Miles: Officers never identified themselves during 2010 arrest
In the four years since his arrest, Jordan Miles' life has been dominated by the civil rights lawsuit playing out before a federal jury, the Homewood man said on Thursday.
Miles, 22, testified that he was shocked when another inmate in the Allegheny County Jail told him that he was missing some of his dreadlocks. He used the reflection of a paper towel dispenser to get some idea of what the man was talking about.
When he knew he would have to shave off the rest of his dreadlocks, it depressed him, Miles said.
“I loved my hair,” Miles said. “It meant everything to me. It was something I cherished.”
In response to a question from his attorney, Miles said he hasn't grown his hair long because he wants to present a professional appearance to the jury and knows that dreadlocks carry negative stereotypes.
Regardless of the outcome, once the trial is over, he plans to regrow his hair and move on with his life, he said.
“I'll be able to pick up the things I once loved and do them again,” Miles said.
Miles claims that Pittsburgh police Officers David Sisak and Michael Saldutte and then-Officer Richard Ewing lacked probable cause and used excessive force during his Jan. 12, 2010, arrest on Tioga Street in Homewood.
The officers contend he was acting suspiciously and ran when questioned. This is the second time Miles' lawsuit has gone to trial.
A federal jury in August 2012 deadlocked on the arrest and excessive force claims. The jury, though, found for the officers on Miles' claim that they maliciously prosecuted him on criminal charges that later were dismissed.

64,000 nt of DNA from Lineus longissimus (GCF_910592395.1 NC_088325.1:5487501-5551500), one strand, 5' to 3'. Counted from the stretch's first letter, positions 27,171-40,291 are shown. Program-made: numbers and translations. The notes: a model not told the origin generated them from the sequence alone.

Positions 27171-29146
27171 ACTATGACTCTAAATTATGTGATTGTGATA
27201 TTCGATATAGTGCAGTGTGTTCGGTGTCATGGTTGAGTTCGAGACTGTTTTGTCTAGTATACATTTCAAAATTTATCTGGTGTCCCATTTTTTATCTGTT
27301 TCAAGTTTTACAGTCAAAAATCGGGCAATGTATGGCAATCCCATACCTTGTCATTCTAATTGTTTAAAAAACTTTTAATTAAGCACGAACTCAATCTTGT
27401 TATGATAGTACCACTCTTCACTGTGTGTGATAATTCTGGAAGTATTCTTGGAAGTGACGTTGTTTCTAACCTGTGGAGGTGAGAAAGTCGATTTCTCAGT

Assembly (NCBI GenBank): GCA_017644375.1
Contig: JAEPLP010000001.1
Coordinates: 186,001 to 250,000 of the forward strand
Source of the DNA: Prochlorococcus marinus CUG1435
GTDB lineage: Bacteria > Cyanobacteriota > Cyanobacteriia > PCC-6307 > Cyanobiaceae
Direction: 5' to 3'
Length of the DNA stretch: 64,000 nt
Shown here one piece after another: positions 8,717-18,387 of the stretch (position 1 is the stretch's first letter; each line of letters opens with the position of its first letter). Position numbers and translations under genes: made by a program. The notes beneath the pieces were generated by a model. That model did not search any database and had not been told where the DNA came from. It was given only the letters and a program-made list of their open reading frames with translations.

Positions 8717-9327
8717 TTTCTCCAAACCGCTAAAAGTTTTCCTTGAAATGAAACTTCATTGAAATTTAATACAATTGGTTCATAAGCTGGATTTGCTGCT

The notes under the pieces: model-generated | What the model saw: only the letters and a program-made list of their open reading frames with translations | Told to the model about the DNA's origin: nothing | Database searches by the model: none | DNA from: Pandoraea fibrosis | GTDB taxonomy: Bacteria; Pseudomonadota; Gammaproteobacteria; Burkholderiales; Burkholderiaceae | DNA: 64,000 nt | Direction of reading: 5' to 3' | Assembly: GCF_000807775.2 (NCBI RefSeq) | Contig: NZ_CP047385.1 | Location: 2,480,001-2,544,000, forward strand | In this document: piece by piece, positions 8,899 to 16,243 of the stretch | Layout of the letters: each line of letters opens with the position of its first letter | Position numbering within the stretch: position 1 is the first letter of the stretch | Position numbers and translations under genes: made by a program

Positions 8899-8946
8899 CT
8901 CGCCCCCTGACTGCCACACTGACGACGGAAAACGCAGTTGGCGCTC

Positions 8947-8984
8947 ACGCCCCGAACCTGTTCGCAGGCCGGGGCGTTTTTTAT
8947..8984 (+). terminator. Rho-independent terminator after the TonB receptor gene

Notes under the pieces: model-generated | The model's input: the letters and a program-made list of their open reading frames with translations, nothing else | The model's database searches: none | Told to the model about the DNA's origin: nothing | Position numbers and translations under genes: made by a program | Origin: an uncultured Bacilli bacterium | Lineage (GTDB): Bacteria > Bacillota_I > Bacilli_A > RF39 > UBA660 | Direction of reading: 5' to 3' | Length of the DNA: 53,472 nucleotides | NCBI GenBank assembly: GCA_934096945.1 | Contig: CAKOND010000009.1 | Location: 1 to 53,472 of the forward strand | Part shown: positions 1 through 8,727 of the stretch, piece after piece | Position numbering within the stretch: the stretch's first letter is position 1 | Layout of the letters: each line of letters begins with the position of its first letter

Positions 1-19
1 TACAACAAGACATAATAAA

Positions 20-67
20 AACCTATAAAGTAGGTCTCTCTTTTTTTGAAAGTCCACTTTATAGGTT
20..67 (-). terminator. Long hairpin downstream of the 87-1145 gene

Miles took the stand on the seventh day of testimony in this second trial. He was still being cross-examined when U.S. District Judge David Cercone called a halt and sent the jurors home. He later invoked a gag order until after the trial is over.
During testimony, a relaxed and confident Miles told jokes at his own expense while being questioned by one of his lawyers, Joel Sansone.
He said he wanted to learn to play a musical instrument because his two older brothers played piano, but he didn't want a “sissy” instrument like a violin and instead wanted to play a trombone or some other “manly” brass instrument.
He picked the viola because it sounded exotic and he thought it would be some kind of horn.
“I wanted to be different from everybody else,” he said.
When it was too late to change his mind, he opened the case.
“It looked just like a violin,” he told the eight jurors.
During junior high and the first years of high school, he was content to be a C student, Miles said.
“I was more interested in making friends, laughing and having a good time,” he said.
His main interest was impressing girls, and one way he tried to do that was by posting pictures of himself flexing his muscles on his MySpace page, he said.
Sansone put up a picture of a teenage Miles in his underwear.
“What are we looking at here?” he asked.
“An embarrassment,” Miles answered.
When Sansone asked whether pictures like that impressed girls, he responded, “Definitely does.”
Miles said his attitude changed in the 11th grade. He started pushing himself to get A's and B's and make the honor roll. He developed a passion for playing his viola, particularly in a string quartet.
“When you make music with people, it's one of the greatest feelings in life,” he said.
Under cross-examination by James Wymard, Sisak's lawyer, Miles became more guarded and somber.
Taking him through the two days before his arrest, Wymard questioned why Miles wasn't doing any homework if he had become a dedicated student.
He questioned why details that were clear to Miles in previous testimony, such as the Timberland boots he was wearing or where the officers actually arrested him, were fuzzy this time around.
Testimony is scheduled to resume on Monday.
Brian Bowling is a staff writer for Trib Total Media. He can be reached at 412-325-4301 or email@example.com.
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